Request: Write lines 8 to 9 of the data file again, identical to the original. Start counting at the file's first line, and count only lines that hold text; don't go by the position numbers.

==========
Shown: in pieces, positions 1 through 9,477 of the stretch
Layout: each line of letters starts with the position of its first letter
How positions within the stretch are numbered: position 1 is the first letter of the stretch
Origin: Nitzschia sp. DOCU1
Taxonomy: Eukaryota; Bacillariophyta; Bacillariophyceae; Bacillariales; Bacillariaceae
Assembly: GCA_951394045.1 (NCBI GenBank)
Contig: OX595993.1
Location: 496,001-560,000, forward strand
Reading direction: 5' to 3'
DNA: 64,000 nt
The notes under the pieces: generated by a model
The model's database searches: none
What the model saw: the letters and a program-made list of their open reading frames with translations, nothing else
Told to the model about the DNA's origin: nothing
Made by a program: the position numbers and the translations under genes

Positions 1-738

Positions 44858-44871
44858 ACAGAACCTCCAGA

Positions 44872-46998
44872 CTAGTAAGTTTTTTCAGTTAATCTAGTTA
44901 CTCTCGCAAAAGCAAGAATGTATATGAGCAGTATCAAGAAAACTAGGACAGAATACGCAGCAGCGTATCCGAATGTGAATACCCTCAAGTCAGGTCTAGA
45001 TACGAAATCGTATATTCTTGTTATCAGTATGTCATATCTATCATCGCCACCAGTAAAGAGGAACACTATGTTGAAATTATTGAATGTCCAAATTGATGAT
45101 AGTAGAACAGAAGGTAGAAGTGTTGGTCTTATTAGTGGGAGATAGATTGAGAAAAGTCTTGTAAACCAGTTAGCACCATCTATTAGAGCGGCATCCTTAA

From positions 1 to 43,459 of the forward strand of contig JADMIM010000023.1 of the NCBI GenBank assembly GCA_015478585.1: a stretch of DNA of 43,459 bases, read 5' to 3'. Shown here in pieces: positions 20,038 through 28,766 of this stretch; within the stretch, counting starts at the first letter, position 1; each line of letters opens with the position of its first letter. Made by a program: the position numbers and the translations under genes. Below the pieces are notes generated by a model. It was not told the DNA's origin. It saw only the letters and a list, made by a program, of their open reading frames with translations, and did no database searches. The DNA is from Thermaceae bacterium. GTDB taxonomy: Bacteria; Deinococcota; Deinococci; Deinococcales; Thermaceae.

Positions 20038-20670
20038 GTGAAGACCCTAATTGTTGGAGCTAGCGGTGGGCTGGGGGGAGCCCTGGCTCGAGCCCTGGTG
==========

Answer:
Location: 496,001-560,000, forward strand
Reading direction: 5' to 3'